We had no difficulty finding ten studies published within the last decade, all show similar findings. Through their vast data recordings, these experiments all tend to conclude that drinking more coffee lowers all-cause mortally. And, as mentioned before these studies are large and long. From groups of 20,000 people followed for 10 years to cohort of 400,000 individuals observed for 14 years—all drive the same point that coffee improves wellness and life.
How much coffee should you drink to increase the longevity?
The consensus seems to be over 3 cups daily shown to decrease mortality risk around 10 percent; where over 4 cups drops that number to about 12 to 65 percent (numbers vary due to different studies and involved variables). Now, there are other factors in play, such as your diet, physical activity, smoking, as well as age and sex. But the numbers all point to the same direction—drink coffee, and you’ll live longer.
Besides caffeine, coffee contains large number of antioxidants. These important molecules are essential for survival of all living organisms. Through metabolic reactions, the body produces free-radicals, which are unstable molecules and react with many other compounds. Free radicals are not all bad, and extensively used by our Immune system to defend against foreign bacteria and viruses through attacking their cells and DNA/RNA.
The body maintains a balance by producing both free-radicals and antioxidants. However, in the modern society, there are a number of factors that increase our productivity of free radicals. Air pollution, smoking, drinking alcohol, eating polysaturated fats, extensive sun-tanning, all contribute to excessive oxidative stress and production of free radicals. Greater free-radical concentrations upset the overall balance, leading to the damage of body’s various compounds, molecules and cells. Free radicals’ instability comes down to an incomplete molecular structure that is missing an electron (a negatively charged particle). Free radicals move around the body and damage tissue by stealing electrons from functioning compounds that make up our DNA, cell structures and enzymes. This is where antioxidants play an important role by reacting with free-radicals and donating their own electrons, essentially stabilizing and neutralizing their effect.
Risk of Diseases and Cancers
There are many different types of antioxidants, and number of them continue to be actively studied by scientists regarding potential benefits in various cancers and diseases. Many food products contain antioxidants, coffee being one of them. Several studies named coffee as the number one antioxidant source within the Western diet. Coffee is not the richest food for these important compounds, but (as mentioned earlier) the average person easily consumes three to four cups of coffee per day, therefore increasing the overall total.
Coffee contains several key antioxidants including hydrocinnamic acids and polyphenols. Hydrocinnamic acids have been extensively studied showing a wide range of free radical neutralization and prevention of oxidative stress. The polyphenols (in coffee) have been associated with anti-inflammatory properties which lower the risk of many cancers in both men and women including: lung, prostate, breast, endometrial, pancreatic, stomach, skin and colon variety.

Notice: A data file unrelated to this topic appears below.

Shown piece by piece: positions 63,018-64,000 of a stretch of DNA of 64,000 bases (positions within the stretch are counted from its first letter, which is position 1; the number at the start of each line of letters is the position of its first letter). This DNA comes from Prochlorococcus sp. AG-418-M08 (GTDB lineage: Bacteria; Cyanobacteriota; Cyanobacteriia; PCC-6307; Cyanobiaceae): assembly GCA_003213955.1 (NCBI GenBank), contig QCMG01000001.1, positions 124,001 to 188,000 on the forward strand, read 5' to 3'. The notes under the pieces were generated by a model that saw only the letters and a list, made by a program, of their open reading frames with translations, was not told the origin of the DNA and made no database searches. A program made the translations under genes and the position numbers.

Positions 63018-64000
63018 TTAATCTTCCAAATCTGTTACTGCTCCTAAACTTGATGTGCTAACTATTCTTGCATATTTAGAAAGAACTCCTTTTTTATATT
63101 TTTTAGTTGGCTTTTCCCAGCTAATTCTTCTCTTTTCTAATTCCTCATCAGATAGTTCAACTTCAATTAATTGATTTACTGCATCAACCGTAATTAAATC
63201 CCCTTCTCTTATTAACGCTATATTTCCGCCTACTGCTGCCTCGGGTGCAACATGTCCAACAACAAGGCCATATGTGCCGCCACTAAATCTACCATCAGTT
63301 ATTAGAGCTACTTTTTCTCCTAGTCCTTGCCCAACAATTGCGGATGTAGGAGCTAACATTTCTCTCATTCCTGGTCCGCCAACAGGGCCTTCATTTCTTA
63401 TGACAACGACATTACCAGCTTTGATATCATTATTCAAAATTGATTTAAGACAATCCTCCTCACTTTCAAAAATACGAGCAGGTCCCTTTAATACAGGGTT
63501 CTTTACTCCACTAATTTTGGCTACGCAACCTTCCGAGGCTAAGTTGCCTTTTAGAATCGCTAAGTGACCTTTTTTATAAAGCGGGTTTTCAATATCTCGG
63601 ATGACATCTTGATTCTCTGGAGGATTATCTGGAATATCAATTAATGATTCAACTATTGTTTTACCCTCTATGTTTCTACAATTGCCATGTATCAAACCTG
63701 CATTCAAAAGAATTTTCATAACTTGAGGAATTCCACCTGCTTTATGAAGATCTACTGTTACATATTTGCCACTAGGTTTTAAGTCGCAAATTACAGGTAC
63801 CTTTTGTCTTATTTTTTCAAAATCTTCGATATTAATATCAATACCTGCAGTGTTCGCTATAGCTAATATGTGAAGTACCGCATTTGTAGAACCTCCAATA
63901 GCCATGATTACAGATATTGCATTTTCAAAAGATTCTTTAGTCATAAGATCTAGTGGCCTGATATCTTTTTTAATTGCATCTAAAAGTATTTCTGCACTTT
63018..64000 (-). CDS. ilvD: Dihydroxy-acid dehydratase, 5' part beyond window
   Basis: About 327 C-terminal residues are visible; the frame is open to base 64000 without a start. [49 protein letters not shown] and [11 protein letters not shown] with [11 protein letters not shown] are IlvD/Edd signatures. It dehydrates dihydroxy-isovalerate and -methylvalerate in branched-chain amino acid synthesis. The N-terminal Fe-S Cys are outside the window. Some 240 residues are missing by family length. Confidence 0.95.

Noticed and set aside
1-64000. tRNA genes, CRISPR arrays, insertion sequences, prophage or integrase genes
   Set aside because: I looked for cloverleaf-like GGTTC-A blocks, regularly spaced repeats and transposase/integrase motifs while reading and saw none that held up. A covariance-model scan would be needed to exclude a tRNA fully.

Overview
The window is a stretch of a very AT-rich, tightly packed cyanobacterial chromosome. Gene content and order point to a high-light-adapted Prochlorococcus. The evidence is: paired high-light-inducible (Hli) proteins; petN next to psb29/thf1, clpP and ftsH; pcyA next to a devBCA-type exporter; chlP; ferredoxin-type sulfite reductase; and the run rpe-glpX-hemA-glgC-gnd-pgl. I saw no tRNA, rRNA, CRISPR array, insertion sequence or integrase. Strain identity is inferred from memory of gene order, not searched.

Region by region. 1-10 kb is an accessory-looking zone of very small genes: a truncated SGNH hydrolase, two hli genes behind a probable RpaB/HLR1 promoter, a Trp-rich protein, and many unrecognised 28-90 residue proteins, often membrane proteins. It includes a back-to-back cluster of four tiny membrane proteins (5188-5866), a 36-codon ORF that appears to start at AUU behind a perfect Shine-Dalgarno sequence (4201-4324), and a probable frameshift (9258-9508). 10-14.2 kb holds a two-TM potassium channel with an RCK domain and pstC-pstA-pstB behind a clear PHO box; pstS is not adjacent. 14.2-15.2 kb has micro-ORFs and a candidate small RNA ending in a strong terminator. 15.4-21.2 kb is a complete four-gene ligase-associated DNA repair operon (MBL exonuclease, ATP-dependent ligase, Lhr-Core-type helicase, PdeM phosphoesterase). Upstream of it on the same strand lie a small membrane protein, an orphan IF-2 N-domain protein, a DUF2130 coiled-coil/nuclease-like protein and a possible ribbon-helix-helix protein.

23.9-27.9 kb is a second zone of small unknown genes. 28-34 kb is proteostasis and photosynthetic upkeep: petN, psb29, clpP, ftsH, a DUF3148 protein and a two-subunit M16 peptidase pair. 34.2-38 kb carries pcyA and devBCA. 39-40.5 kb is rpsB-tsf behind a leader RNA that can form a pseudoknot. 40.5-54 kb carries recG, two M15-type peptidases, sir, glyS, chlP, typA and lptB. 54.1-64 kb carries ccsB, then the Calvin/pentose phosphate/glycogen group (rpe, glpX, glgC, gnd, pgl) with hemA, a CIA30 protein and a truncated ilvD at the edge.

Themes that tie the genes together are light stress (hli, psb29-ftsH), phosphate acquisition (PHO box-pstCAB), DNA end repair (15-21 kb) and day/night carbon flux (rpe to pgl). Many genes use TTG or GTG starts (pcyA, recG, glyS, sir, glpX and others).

Caffeine within coffee has also been shown to improve the vitality of blood vessels by increasing nitric oxide production which increases tissue elasticity. The bioactive ingredients within coffee have been linked with long term lower blood pressure. As heart has adenosine receptors, the blood pressure may and does increase during the presence of caffeine. However, the overall heart rate and blood pressure will subside once caffeine has been metabolized.
Due to environment, diet and stress levels, number of body’s biochemical processes may become impaired and lead to health risks associated with metabolic syndrome. Metabolic syndrome is an umbrella-style term for several medical conditions including increased blood pressure, excess body fat, high blood sugar and cholesterol levels. Metabolic syndrome has been closely linked to various diseases including obesity, cardiovascular disease and diabetes. As coffee naturally possess stimulating (caffeine) and anti-inflammatory (antioxidants) properties, it is continuously researched for potential metabolic syndrome treatments. Numerous studies shown that coffee drinkers have 25-50% lower risk of developing type 2 diabetes (T2D). As coffee has been linked with increasing fat metabolism, it simultaneously affects body composition, blood sugar and insulin sensitivity in a positive way. Coffee’s complex bioactive makeup cascades other benefits including a healthier liver, improved HDL (“good” cholesterol) levels and reduced risk of developing heart disease and/or stroke.
Coffee is one of the most popular beverages on the planet, and is widely consumed in North America. Coffee improves energy, drive and intensity among strength, endurance and power type activities. The main stimulant—caffeine—has been shown to affect numerous body tissues both within nervous, endocrine and muscular systems.
Coffee has many bioactive ingredients that increase our metabolism, improve body composition while lowering risks of numerous serious and deadly diseases. Coffee is important within the Western diet, and has been named the number one source for antioxidant consumption.
Coffee has been and continues to be extensively studied. Many of these experiments are impressive and show substantial promise of greater health and longevity.